The year 1890 is drawing near its close. Let us individually consider what is the record made in the books of heaven concerning our life and character, and our attitude toward God. Has our love for God been increasing during the past year? If Christ is indeed abiding in our hearts, we shall love God, we shall love to obey all his commandments, and this love will continually deepen and strengthen. If we represent Christ to the world, we shall be pure in heart, in life, in character; we shall be holy in conversation; there will be no guile in our hearts or upon our lips. Let us examine our past life and see if we have given evidence of our love for Jesus by seeking to be like him, and by working, as he worked, to save those for whom he died.
Of the zealous, self-sacrificing disciples of Christ, it is written that Jesus was not ashamed to call them brethren, so fully did they manifest his Spirit, and bear his likeness. By their works they constantly testified that this world was not their home; their citizenship was above; they were seeking a better country, even a heavenly. Their conversation and affections were on heavenly things. They were in the world, but not of the world; in spirit and practice they were separate from its maxims and customs. Their daily example testified that they were living for the glory of God. Their great interest, like that of their Master, was for the salvation of souls. For this they toiled and sacrificed, counting not their lives dear unto themselves. By their life and character they made a bright track heavenward. Upon such disciples, Jesus can look with satisfaction as his representatives. His character will not be misrepresented through them.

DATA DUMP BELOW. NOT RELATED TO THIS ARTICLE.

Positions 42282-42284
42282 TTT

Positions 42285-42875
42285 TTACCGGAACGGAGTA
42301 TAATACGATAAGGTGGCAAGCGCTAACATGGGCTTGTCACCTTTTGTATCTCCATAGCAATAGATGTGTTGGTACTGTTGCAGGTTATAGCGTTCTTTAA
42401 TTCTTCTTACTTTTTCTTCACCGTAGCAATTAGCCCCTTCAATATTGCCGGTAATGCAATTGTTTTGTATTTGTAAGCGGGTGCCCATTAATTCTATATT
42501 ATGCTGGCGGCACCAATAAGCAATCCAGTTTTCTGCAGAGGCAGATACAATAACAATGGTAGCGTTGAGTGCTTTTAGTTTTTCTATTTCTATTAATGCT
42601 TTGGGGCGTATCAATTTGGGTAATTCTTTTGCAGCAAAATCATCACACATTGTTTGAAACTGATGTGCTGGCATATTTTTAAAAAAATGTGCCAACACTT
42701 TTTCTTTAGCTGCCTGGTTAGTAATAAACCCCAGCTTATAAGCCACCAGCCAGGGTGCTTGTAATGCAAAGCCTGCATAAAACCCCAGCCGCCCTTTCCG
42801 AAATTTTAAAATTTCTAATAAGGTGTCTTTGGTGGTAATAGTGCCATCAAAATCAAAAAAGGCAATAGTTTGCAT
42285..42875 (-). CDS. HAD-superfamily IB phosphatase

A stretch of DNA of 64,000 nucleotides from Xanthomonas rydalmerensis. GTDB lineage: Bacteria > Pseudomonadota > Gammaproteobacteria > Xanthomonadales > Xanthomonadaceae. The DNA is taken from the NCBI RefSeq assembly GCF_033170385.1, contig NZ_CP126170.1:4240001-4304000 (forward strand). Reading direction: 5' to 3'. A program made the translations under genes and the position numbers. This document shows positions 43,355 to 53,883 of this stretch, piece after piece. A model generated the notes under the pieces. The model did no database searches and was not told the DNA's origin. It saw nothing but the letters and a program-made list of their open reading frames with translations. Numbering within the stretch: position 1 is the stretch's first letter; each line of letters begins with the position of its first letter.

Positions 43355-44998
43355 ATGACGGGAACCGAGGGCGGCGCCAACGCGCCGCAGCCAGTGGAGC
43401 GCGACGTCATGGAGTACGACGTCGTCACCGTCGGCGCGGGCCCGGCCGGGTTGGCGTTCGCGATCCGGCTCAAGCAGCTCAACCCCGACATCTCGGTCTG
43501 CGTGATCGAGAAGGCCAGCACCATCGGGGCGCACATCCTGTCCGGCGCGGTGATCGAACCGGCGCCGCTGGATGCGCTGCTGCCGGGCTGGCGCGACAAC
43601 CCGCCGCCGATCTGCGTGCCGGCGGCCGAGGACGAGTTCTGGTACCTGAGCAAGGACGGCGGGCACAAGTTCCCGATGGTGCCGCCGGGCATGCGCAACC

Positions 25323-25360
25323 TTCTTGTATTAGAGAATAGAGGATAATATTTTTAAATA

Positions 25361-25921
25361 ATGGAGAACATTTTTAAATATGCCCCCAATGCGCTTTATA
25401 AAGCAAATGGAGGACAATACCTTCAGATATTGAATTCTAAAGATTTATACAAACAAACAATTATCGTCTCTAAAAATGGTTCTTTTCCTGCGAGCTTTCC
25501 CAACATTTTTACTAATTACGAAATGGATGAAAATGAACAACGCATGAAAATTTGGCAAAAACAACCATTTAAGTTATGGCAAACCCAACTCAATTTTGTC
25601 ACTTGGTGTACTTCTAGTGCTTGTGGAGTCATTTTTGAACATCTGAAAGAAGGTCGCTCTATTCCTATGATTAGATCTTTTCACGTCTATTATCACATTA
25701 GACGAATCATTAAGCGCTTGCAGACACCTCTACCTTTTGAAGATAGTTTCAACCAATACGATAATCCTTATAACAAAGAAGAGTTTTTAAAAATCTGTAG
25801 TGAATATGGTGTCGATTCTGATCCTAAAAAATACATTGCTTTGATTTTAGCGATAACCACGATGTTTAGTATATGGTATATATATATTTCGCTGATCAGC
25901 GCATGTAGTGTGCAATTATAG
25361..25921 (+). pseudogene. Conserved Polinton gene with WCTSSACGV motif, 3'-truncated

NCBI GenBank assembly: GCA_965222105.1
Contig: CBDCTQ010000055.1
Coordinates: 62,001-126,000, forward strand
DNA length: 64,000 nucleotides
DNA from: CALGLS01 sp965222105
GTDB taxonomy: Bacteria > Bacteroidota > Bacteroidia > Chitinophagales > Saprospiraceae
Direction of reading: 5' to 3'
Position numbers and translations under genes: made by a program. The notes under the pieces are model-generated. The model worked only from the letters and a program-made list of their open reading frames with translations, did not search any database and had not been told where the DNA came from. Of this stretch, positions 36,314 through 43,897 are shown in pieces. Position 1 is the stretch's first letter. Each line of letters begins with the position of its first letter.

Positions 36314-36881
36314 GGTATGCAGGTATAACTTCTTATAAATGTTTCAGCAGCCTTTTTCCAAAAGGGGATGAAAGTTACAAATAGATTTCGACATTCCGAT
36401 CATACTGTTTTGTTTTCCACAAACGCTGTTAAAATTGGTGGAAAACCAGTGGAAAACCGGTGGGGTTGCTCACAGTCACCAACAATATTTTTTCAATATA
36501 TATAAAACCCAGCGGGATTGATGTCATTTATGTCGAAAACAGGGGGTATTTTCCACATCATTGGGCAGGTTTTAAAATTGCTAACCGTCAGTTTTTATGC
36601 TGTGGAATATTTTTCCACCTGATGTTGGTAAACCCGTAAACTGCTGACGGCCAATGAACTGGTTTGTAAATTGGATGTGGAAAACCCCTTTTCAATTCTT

How is it with those who now profess to be Christ’s followers? Can the Lord Jesus and the witnessing angels now look with pleasure upon his church? Our spiritual life, our zeal, our self-sacrifice, our love for sinners,—do these give evidence that Jesus can trust us to represent his character to the world? Wherein is Christ made all in all? Where are the people who are showing forth the praises of Him who hath called them out of darkness into his marvelous light? Will the world ever learn the melting, subduing power of the grace of Christ,—its refining, uplifting influence,—from the church in its present condition? I answer, No. Christ says, “I have somewhat against thee, because thou hast left thy first love.” And through the apostle James he declares, “Know ye not that the friendship of the world is enmity with God? whosoever therefore will be a friend of the world”—in patterning after their pride, conforming to their selfish practices and sinful indulgence—”is the enemy of God.” Christ does not acknowledge them as brethren,—laborers together with him. The lack of self-sacrifice on the part of professed Christians emboldens the worldling in his carnal security. Their self-indulgence misrepresents the self-denying life of Jesus, their pattern. While professing to be disciples of Christ, they follow the impulse of their own unsanctified hearts, and thus give the world a false conception of Jesus.